Bern and Berlin find common ground

Chancellor Gerhard Schröder assured Pascal Couchepin that he would support Swiss-EU ties Keystone

The German chancellor, Gerhard Schröder, has pledged to support Switzerland’s bid to conclude a second set of bilateral treaties with the European Union.

This content was published on September 19, 2003 - 18:24

On a visit to Bern, Schröder also said he supported a political solution to a row with Switzerland over noise pollution out of Zurich airport.

He made the comments on Friday after talks with several cabinet members, including this year’s Swiss president, Pascal Couchepin.

Schröder said it was in Germany’s interest to see Switzerland forge closer ties with the EU by the end of the year.

He added that Berlin was willing to help Switzerland overcome remaining obstacles with Brussels.

Switzerland has been negotiating a second series of bilateral accords with the EU, but talks on closer police cooperation and customs fraud have made slow progress.

Couchepin said Switzerland wanted an existing deal with EU countries on the gradual easing of labour restrictions extended to the ten new member states.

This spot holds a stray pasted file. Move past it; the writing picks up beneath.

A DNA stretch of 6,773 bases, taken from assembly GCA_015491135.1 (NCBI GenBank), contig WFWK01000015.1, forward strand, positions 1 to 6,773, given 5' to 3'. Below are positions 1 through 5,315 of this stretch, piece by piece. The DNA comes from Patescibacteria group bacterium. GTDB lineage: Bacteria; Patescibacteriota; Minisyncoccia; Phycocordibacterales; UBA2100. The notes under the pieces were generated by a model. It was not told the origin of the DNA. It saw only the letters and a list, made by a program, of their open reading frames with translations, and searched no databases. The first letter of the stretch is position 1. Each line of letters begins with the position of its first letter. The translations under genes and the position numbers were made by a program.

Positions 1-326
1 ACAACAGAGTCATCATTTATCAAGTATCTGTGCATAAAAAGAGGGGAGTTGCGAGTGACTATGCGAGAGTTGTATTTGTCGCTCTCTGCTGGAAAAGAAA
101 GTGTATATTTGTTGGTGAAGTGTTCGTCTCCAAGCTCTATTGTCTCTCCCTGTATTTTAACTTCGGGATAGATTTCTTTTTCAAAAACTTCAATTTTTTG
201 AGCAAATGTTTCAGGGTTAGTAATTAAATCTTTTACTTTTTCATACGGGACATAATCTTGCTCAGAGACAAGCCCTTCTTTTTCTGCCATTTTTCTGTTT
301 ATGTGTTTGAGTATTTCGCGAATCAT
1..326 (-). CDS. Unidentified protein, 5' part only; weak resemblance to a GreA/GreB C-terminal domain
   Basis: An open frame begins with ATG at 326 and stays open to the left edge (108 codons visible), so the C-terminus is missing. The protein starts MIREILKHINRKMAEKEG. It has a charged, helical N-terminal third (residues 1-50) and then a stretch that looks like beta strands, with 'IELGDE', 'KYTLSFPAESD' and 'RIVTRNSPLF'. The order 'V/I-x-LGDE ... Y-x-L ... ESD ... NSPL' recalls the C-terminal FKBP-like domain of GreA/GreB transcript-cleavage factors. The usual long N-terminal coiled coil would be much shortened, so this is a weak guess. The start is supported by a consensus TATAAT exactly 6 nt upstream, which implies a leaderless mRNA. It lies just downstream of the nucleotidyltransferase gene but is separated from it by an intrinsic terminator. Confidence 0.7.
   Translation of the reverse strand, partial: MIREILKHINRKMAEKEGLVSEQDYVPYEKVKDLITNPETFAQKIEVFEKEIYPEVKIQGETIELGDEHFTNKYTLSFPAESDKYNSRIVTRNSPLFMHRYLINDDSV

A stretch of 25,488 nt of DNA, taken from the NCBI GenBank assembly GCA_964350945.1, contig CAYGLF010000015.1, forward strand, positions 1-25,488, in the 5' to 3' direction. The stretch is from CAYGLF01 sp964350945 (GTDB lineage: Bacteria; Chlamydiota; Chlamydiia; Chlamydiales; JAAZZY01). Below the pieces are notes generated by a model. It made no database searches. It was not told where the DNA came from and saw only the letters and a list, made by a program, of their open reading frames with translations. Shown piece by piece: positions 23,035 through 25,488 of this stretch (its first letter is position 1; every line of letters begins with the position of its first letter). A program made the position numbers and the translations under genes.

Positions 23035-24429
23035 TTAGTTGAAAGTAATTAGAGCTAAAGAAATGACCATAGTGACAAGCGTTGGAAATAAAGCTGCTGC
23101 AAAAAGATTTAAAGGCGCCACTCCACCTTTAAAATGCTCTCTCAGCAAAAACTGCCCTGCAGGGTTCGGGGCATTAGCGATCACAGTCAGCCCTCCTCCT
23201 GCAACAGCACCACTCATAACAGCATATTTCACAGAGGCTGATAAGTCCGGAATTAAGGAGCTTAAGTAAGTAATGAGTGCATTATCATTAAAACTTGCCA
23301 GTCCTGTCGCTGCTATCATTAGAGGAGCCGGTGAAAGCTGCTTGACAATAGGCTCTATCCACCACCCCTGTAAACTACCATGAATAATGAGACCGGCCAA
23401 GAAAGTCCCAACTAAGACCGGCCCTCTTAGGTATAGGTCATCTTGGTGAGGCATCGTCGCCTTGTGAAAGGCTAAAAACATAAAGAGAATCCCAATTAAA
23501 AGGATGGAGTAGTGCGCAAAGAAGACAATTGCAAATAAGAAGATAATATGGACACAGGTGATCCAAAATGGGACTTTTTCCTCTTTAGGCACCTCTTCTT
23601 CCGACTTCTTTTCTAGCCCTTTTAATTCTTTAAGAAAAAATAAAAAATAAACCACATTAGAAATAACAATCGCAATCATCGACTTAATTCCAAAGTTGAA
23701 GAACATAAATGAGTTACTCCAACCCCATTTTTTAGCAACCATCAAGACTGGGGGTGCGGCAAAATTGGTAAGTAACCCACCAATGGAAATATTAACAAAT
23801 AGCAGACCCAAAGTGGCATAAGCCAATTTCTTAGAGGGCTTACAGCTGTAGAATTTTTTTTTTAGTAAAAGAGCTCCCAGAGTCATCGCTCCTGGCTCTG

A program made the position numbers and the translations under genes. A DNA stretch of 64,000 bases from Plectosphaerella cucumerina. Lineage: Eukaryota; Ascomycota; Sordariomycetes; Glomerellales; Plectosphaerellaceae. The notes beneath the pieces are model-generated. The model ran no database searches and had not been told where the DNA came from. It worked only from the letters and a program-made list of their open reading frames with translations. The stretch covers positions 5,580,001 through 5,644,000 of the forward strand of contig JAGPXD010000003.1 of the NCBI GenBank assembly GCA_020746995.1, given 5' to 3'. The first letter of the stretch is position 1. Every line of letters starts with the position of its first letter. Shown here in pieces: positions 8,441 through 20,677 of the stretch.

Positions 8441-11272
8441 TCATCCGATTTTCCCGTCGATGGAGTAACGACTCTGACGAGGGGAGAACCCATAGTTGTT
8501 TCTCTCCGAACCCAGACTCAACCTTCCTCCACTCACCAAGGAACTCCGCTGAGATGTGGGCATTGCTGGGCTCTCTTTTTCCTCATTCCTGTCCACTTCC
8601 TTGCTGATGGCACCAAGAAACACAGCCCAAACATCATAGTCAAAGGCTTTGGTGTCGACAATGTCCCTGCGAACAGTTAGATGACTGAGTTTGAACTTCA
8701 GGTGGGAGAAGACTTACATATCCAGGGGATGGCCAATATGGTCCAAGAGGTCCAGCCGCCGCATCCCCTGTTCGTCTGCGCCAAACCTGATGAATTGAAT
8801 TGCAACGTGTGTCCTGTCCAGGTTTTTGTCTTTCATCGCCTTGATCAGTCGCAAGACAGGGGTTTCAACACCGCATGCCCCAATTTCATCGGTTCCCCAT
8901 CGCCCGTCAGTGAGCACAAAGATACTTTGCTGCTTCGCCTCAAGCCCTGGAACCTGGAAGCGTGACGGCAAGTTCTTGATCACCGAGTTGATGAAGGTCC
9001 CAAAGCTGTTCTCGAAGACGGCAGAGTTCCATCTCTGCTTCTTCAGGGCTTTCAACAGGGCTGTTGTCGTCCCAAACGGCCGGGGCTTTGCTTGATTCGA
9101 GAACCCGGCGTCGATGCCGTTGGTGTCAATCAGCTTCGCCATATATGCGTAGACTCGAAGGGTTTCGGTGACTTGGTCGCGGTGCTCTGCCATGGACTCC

Diplomatic solution

Schröder and Couchepin also agreed to seek a diplomatic solution to a long-standing aviation row rather than take the matter to court.

Schröder said he hoped the two neighbouring countries, whose transport ministers are due to meet next month, would be able to find a solution.

In March the Swiss parliament rejected an aviation accord agreed last year with Germany.

The accord sought to gradually reduce the number of flights approaching Switzerland’s main airport of Zurich over southern Germany.

Parliamentarians said the deal was weighted too heavily in Berlin’s favour.

“I don’t want to go back over the decisions not to ratify this agreement, but I think the regulations we have - with a bit of mediation - could still lead to some sort of political solution - and I’d like to encourage that,” said Schröder.

“But please understand there are certain restrictions on the German side, which naturally make the situation complicated for the German population. We have to see how we can reach a reasonable outcome - a political agreement.”

Flight restrictions

In May Germany held off unilaterally imposing severe restrictions on flights over southern Germany.

The measures, which include bans on night flights and over the weekend, are due to come into effect next month.

They would force the airport to reorganise landing routes and direct planes over affluent residential areas of Zurich – a proposal which has prompted widespread protests.

Couchepin pointed out the importance of Zurich airport for Switzerland’s economy and pleaded for an out-of-court settlement.

Schröder, the first German chancellor to visit the Swiss capital, Bern, in ten years, also visited a small mountain resort in the Swiss Alps.

swissinfo with agencies

Key facts

Gerhard Schröder is the first German chancellor on an official visit to Switzerland since 1993.
In March the Swiss parliament threw out an aviation deal agreed with Germany.
In May Berlin imposed limits after Swiss government refused to ratify the aviation deal.

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